Fletcher Moss, a new source on North Staffordshire folk-lore

I’m pleased to find a new and previously unknown source on Staffordshire folklore, and it’s a subtantial 330-page book.

Fletcher Moss, Folk-lore, old customs and tales of my neighbours, 1898.

It may have been overlooked by Staffordshire folklorists and bibliographers because the author was the vicar at Didsbury in Cheshire, now swamped as a suburb of south Manchester. Although the author writes that Stockport was the market town for Didsbury (“they knew little or nothing of Manchester” back then, he writes).

More importantly, the preface to his book states that he also draws heavily on the lore of his father’s family in rural north Staffordshire: at Standon Hall (a few miles south-west of Trentham) and Mees [Hall], and Walford (about three miles west of Stone). Standon Hall is also where the author passed his childhood and he frequently returned to visit while a vicar. It is not to be confused with the rather ugly new Hall built in the village in 1910 and which later became a hospital. The author grew up at what is now Standon Old Hall, which apparently goes back to the 11th century but is seen here after what appears to have been a partial restoration…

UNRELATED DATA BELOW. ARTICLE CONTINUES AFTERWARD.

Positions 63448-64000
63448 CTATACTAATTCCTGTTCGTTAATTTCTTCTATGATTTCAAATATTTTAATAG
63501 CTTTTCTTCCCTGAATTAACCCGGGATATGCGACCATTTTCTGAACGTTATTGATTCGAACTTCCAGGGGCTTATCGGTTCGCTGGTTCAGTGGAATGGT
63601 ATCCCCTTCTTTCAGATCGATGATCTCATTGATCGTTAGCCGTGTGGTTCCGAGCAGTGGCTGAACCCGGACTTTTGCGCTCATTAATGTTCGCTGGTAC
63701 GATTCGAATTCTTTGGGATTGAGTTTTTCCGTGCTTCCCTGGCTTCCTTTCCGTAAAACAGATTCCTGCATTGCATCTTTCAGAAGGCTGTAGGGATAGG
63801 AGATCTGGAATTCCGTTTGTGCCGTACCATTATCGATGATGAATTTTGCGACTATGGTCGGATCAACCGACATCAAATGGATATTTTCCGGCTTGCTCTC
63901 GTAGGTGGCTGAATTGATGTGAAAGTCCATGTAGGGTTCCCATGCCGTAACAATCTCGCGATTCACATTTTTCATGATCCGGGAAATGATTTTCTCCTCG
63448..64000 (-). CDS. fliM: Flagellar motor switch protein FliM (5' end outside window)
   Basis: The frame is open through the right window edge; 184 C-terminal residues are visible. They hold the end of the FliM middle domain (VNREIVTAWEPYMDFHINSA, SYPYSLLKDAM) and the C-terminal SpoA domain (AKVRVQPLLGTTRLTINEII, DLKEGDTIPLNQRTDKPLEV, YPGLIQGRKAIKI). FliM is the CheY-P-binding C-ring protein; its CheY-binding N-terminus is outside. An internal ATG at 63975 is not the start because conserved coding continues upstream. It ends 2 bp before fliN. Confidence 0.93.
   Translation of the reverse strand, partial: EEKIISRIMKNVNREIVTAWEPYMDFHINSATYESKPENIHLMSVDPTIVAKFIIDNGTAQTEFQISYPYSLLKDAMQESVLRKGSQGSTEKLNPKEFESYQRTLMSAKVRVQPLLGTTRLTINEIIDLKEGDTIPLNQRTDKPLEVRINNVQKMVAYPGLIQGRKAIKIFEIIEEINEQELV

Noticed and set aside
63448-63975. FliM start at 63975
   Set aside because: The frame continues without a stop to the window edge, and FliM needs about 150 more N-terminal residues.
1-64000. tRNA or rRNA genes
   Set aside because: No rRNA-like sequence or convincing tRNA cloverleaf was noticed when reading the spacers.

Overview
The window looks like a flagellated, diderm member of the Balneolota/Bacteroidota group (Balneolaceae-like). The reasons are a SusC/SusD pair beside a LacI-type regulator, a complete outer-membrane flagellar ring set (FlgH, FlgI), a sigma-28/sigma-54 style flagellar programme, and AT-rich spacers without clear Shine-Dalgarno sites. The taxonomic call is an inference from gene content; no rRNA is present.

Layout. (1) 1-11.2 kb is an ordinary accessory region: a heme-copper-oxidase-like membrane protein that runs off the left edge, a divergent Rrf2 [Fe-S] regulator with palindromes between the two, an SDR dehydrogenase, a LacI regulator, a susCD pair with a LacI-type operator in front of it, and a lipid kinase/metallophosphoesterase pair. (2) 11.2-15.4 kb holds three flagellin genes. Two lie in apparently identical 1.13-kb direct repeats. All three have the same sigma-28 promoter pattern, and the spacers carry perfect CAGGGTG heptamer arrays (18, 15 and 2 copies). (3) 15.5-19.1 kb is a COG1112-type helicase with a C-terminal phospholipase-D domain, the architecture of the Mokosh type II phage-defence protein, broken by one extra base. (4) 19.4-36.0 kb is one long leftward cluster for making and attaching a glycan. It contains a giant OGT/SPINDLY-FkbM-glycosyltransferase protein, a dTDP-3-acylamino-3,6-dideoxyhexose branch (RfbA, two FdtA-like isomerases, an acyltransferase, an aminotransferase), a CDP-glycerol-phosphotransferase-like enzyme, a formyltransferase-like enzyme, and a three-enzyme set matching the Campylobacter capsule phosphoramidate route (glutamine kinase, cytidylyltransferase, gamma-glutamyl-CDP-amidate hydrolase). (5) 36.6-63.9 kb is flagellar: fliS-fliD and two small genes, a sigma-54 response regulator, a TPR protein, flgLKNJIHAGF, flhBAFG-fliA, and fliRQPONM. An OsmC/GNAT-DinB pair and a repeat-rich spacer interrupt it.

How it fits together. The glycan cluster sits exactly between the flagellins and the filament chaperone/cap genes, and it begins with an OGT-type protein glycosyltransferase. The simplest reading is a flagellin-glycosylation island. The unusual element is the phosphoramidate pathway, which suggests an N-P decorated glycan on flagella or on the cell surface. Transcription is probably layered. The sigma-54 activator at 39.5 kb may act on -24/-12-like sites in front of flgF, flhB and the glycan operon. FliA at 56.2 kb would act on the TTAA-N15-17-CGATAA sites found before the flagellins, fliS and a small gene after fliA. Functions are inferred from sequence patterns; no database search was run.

But where was “Mees”? The place escapes the modern map makers, but the author elaborates in another book: “My father was born at Mees Hall, which is in Eccleshall parish, on the Staffordshire border, near to Standon church and parish.” So again, near to Trentham and the Potteries.

Possibly the same as what was later known as Meece Old Hall, Ecceleshall.

It looks very promising and I’ll be having a read, and noting any especially nice bits of local folklore. (Update: the information has now been extracted, as “The North Staffordshire folk-lore of Fletcher Moss”).

Moss also produced seven (some say nine) volumes of Pilgrimages to old homes, substantial books containing short accounts of his visits to various antiquarian and architectural gems.

He was such a fine fellow they named the local pub after him, in Didsbury, ‘The Fletcher Moss’. His home environment at Didsbury certain appears to have been conducive to his collecting of folklore…

Regrettably his photographic archive appears to have perished, and the National Archive can only suggest some papers in the Manchester local archives.

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